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Criminal Justice and Criminology News

Cops’ body cameras prove popular

Friday, September 5, 2014

Safety and accountability were the primary reasons why Pullman police began wearing body cameras last year, but a new study suggests improved communication may be an even bigger benefit.

David Makin, associate professor in the Department of Criminal Justice and Criminology and a research fellow at the Washington State Institute for Criminal Justice, has been studying the department’s use of the new technology since the idea of equipping patrol officers with cameras was first discussed about two years ago.

By interviewing officers before and after the implementation, he found their opinions shifted from some initial anxiety and opposition to a strongly favorable impression, even given a few technical difficulties in using the equipment.

Moreover, in addition to documenting evidence and interactions with the public, officers can now use the video footage to critique themselves and look for ways to improve their own performance.

Read more in the Lewiston Tribune (subscription required)

WSU ‘deadly force’ lab finds racial disparities in shootings

Thursday, September 4, 2014
Lois James, left, and Bryan Vila

Lois James, left, and Bryan Vila

Participants in an innovative WSU study of deadly force were more likely to feel threatened in scenarios involving black people. But when it came time to shoot, participants were biased in favor of black suspects, taking longer to pull the trigger against them than against armed white or Hispanic suspects.

The findings, published in the recent Journal of Experimental Criminology, grow out of dozens of simulations aimed at explaining the disproportionate number of ethnic and racial minorities shot by police. The studies use the most advanced technology available, as participants with laser-equipped guns react to potentially threatening scenarios displayed in full-size, high-definition video.

Lois James and Bryan Vila, research professors in criminology and criminal justice at WSU Spokane, used a sophisticated “deadly force” simulator to analyze how police, military and the general public react in threatening situations.

Read more

WSU professor, Spokane Police featured in CNN segment on crisis intervention research

Tuesday, September 2, 2014
Bryan Vila

Bryan Vila

WSU professor of criminal justice Bryan Vila and the Spokane Police Department are featured in a CNN program for their collaboration on research into the physical and emotional responses of law enforcement in crisis situations.

As part of its “AC360” program hosted by Anderson Cooper, reporter Gary Tuchman visited a police confrontations lab run by students at WSU Spokane. Volunteers, including members of the Spokane Police Department, are placed in a virtual reality situation involving dramatizations of real-life confrontations, and their heart rate, brain waves and other vital signs are monitored as they make decisions about use of force.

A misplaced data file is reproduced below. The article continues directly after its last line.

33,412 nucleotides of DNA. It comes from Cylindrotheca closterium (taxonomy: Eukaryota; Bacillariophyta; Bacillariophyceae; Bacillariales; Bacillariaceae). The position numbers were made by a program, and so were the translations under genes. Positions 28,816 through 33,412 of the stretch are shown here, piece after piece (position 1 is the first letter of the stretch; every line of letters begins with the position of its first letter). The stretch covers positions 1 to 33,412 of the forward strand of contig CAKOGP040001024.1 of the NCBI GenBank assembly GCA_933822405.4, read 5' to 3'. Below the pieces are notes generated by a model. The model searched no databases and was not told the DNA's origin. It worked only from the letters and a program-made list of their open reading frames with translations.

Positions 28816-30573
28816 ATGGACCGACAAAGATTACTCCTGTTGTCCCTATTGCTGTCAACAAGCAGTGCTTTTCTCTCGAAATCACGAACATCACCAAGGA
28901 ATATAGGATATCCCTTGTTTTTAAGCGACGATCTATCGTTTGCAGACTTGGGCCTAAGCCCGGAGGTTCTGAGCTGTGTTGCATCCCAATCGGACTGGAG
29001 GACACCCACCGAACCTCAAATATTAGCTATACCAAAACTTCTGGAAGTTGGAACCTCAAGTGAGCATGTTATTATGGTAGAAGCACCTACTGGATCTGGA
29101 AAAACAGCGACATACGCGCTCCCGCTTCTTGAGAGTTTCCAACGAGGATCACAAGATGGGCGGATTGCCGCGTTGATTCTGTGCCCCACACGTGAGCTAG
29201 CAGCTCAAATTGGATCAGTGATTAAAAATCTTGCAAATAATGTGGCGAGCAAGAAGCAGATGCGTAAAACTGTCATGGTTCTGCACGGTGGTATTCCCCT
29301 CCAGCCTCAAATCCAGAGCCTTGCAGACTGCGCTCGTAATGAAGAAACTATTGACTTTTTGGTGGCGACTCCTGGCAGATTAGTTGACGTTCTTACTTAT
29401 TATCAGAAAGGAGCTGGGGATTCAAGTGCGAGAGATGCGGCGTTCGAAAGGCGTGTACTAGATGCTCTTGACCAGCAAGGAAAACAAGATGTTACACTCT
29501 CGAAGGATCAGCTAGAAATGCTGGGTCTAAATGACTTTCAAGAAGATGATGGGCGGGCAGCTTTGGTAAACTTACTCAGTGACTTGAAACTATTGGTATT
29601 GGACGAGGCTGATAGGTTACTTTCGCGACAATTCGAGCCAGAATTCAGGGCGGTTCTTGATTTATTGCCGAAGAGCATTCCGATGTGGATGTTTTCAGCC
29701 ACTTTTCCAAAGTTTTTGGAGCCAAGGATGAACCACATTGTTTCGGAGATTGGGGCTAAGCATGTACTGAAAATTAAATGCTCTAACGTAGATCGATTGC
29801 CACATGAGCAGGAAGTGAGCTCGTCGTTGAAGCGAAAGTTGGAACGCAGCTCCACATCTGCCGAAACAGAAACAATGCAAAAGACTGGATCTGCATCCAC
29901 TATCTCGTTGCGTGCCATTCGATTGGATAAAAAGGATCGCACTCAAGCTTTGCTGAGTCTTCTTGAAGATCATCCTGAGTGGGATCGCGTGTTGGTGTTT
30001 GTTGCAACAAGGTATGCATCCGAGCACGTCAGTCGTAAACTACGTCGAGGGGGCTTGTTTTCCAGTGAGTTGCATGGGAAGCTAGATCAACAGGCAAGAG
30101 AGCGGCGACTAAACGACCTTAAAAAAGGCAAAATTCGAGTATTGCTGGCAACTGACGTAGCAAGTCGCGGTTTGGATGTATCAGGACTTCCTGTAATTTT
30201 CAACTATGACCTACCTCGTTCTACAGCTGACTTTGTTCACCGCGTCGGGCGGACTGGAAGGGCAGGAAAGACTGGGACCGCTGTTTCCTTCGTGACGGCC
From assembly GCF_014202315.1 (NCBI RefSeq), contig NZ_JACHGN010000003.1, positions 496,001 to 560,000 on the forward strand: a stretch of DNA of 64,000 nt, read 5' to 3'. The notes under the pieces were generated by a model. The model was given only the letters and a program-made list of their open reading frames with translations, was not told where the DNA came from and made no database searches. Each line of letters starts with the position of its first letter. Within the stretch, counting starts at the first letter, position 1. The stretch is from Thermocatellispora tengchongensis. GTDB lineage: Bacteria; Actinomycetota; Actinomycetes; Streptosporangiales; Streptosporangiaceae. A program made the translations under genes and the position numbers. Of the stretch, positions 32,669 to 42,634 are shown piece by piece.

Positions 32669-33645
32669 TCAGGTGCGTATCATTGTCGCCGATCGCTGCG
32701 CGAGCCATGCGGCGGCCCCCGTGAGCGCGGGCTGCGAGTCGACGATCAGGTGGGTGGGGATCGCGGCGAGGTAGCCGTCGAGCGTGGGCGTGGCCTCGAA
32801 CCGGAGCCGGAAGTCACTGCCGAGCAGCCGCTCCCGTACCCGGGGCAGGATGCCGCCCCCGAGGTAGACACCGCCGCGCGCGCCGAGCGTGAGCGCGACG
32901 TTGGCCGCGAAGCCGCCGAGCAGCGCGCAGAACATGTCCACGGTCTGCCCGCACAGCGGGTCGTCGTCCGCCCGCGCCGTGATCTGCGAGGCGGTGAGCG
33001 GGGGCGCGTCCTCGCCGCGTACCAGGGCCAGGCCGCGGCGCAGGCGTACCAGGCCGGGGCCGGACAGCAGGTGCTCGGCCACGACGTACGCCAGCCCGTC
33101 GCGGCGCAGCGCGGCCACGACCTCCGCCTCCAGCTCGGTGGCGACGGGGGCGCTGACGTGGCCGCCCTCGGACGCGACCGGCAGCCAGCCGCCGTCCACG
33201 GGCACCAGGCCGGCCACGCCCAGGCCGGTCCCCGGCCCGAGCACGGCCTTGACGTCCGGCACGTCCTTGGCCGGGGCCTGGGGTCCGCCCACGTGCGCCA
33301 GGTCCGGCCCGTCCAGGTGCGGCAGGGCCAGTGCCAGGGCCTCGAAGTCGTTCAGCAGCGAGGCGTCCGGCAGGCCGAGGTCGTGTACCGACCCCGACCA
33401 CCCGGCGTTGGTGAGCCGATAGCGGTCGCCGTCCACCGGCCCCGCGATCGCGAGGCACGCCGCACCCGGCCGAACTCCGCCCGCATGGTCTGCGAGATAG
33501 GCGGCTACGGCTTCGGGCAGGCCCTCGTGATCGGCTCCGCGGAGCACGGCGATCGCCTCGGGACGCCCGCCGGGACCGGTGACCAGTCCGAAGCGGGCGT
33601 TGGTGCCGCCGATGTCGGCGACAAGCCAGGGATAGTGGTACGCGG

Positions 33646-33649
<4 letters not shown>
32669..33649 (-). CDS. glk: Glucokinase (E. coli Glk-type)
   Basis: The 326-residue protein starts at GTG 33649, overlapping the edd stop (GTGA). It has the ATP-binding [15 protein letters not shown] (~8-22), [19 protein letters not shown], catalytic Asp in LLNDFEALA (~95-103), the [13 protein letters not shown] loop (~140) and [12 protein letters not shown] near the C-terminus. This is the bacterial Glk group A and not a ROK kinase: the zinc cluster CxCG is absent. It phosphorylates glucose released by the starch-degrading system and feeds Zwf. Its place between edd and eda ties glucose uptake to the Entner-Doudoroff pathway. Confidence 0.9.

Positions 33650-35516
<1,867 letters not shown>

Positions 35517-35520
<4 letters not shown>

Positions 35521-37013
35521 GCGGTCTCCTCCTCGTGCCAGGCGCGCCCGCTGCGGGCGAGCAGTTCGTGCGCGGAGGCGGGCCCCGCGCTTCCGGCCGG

Find out more and watch the program segment online

Gang Mentality

Thursday, July 31, 2014

Police say Portland, Ore., gang violence is exploding. A landmark report shows just the opposite.

Clay Mosher

Clay Mosher

Turn on the TV news and you’d have reason to believe gang violence in Portland, Ore., is out of control. Terse warnings from police and fallout from three recent high-profile shootings have prompted alarming reports in the media of a recent surge in gang activity.

But amid the rhetoric and media heat, a far more complicated picture emerges when the numbers are examined.

Clay Mosher, a professor of sociology at WSU-Vancouver and author of a gang assessment for Clark County law enforcement in 2012, says various agencies label gang-related crime differently—and often liberally. “Most crimes committed by gang members are not committed for the gang. But they can get coded as a gang-related crime,” Mosher said.

Learn more about efforts to measure gang activity

‘Housing First’ Helps Keep Ex-Inmates Off the Streets (and Out of Prison)

Wednesday, July 30, 2014
Faith Lutze

Faith Lutze

Many of the roughly 10,000 inmates who exit U.S. prisons each week following incarceration face an immediate critical question: Where will I live? While precise numbers are hard to come by, research suggests that, on average, about 10 percent of parolees are homeless immediately following their release. In large urban areas, and among those addicted to drugs, the number is even higher—exceeding 30 percent.

“Without a safe and stable place to live where they can focus on improving themselves and securing their future, all of their energy is focused on the immediate need to survive the streets,” says Faith Lutze, criminal justice professor at WSU. “Being homeless makes it hard to move forward or to find the social support from others necessary to be successful.”

Learn more about Lutze’s research into inmate recidivism

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